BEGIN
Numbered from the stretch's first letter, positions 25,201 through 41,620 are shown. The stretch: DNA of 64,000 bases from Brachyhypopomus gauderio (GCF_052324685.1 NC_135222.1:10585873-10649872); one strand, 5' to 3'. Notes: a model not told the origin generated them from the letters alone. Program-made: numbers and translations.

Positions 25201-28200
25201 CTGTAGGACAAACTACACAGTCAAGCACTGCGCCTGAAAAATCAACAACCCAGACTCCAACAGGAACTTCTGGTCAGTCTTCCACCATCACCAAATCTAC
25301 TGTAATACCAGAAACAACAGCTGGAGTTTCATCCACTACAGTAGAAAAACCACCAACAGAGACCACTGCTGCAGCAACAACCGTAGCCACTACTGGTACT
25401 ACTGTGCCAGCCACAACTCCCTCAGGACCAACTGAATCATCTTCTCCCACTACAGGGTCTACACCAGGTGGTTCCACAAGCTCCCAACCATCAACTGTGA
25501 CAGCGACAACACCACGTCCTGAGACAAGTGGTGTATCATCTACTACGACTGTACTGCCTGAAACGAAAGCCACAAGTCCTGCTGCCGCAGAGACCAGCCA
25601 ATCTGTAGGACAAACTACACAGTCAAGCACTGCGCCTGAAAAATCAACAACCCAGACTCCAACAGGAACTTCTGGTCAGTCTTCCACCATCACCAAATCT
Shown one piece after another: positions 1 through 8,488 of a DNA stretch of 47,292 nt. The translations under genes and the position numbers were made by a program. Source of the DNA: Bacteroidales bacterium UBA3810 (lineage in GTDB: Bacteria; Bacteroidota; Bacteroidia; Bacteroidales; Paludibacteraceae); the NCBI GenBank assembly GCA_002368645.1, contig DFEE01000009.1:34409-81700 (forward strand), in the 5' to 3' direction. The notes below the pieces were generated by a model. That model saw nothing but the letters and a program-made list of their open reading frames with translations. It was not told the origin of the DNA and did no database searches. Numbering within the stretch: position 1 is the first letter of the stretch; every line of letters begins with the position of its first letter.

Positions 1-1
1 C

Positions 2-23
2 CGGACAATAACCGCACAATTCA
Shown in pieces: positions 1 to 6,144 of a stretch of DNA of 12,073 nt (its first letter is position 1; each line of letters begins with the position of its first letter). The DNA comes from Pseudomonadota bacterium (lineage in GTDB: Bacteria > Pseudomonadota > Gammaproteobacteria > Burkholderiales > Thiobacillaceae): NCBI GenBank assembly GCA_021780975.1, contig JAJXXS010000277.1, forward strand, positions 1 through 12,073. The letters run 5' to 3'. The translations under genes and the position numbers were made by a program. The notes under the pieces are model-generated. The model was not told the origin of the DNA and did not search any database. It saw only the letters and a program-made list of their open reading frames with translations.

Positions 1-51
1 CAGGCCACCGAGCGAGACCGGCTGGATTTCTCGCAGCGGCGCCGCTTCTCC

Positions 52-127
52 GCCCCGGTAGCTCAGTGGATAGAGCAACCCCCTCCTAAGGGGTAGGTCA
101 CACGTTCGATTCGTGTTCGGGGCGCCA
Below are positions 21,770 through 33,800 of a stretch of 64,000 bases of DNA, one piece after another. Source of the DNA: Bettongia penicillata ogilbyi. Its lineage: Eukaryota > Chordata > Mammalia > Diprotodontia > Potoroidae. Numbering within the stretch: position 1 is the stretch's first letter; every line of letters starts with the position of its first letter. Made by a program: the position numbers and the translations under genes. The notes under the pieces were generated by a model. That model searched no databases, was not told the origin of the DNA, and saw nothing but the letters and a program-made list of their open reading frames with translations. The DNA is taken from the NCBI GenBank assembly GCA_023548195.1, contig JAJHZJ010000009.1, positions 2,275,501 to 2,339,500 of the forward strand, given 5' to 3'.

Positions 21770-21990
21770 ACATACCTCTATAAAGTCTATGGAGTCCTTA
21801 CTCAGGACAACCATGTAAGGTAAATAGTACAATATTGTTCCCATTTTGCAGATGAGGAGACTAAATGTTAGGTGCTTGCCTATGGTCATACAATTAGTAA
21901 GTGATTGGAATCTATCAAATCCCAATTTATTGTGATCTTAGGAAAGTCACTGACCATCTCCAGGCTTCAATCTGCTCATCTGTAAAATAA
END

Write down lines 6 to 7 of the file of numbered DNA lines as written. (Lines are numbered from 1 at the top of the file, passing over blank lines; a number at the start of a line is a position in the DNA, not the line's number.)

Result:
25501 CAGCGACAACACCACGTCCTGAGACAAGTGGTGTATCATCTACTACGACTGTACTGCCTGAAACGAAAGCCACAAGTCCTGCTGCCGCAGAGACCAGCCA
25601 ATCTGTAGGACAAACTACACAGTCAAGCACTGCGCCTGAAAAATCAACAACCCAGACTCCAACAGGAACTTCTGGTCAGTCTTCCACCATCACCAAATCT